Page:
I’m staring at the laptop, trying to think of a good way to sum up what I’ve done since I last wrote here.
Well, let’s see. School ended in a flurry of concerts and class plays and standardized tests and half-days. My older son got his driver’s license. My ex-husband moved. I’m sure I will have things to say about all of this at some point.
But for now I’m still muddling along feeling stupid and slow. I drove to get the children at their father’s new house (half an hour away, very inconvenient, the mind boggles) and bumped right into his lovely girlfriend, who was walking her dog on the street. She hugged me. “I’m so sorry about your grandmother,” she said, and I started to cry. Well, that’s an exaggeration. My throat closed up and there were tears and I had to stare at the sidewalk in mortification, and she (bless her heart) got all teary-eyed too and when I could speak, she hugged me again and said, “For god’s sake, don’t worry about crying, I cry at the drop of a hat,” which made things worse. I wish crying were cathartic for me. It never is. I can’t ever progress past the initial stages, unless I’m shitfaced, and I’m never shitfaced any more.
Everyone–you helpful commenters included–suggested I needed time to simply be sad, and so I decided to take a week and do absolutely nothing. I finished an assignment and turned it in on time (this felt like a small miracle, actually) and then I set about wasting several days in a row. I read some books. I went for walks. I swam in the pool, which opened on Memorial Day. I hung around with the children, and drove them here and there, and sat on the sidelines at baseball, and watched my younger son’s class sing songs and perform little skits based on Aesop. I went to my boyfriend’s chorus concert and his daughter’s dance recital and ate dinner with his family afterwards, and through it all I felt as if I were underwater, dead to the world and separate from it. Then school ended and the week became a second week. For fourteen days now I’ve done nothing, and I’m fine as long as I don’t think too hard, or as long as no one is kind to me.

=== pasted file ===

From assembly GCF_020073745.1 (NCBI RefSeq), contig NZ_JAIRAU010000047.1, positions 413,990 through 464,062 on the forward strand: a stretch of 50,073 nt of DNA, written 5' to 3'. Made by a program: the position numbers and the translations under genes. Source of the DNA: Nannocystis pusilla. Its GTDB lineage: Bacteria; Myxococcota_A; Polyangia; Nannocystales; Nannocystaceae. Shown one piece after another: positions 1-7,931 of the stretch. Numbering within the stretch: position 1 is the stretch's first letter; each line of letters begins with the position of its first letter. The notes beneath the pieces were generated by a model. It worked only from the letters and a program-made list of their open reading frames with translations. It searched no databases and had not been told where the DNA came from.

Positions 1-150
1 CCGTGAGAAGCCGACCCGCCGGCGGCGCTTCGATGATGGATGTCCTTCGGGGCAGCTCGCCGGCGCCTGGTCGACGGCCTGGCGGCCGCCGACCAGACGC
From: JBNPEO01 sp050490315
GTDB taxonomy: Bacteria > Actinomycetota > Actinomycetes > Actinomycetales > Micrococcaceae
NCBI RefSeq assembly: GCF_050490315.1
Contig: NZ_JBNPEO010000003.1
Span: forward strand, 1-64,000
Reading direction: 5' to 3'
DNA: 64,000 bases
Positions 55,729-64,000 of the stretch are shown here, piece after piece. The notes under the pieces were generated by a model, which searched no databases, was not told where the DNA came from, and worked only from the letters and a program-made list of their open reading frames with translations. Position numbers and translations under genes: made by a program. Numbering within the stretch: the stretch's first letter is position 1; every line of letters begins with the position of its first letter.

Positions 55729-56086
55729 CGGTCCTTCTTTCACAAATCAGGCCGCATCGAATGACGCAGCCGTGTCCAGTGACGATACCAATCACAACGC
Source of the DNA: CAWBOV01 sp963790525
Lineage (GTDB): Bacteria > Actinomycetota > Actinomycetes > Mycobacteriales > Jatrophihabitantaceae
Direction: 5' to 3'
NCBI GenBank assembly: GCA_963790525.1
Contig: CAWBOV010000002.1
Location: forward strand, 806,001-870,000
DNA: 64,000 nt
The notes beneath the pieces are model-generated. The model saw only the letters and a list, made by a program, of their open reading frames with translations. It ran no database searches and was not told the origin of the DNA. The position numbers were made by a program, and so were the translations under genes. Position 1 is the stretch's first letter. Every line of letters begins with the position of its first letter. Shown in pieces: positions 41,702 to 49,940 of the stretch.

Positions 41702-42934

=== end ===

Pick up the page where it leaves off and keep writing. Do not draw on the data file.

The one bright spot has been a renewed closeness with my brother and sister, both of whom feel the way I do about our grandmother. My sister in particular has been a tremendous comfort. “She loved you. You shared a name. It’s terribly sad when that connection ends,” she told me just today, after noting that not even adopting a Labrador retriever puppy has managed to cheer her up.
I’m starting to feel twinges of occasional guilt, but it’s mostly abstract. There is work I should do, there are projects I intended to start this summer, my driver’s license has expired, the usual chores await. Doctor’s appointments, financial matters, phone calls to insurance agents, thank-you notes. But the children are out of school and around all day next week before the older one starts work and the younger one starts day camp, so I may just coast a bit longer. Another week. Why not? I’m rereading murder mysteries whose culprits I misremember. I go to bed early, sleep poorly, rise late. The kids are a comfort. The days just go by, one after another, at a remove.
And I guess I’ll miss my grandmother forever. The simplest revelations still astonish. Today, for instance, I thought, I will never see her again. Not exactly rocket science, but somehow it shattered me.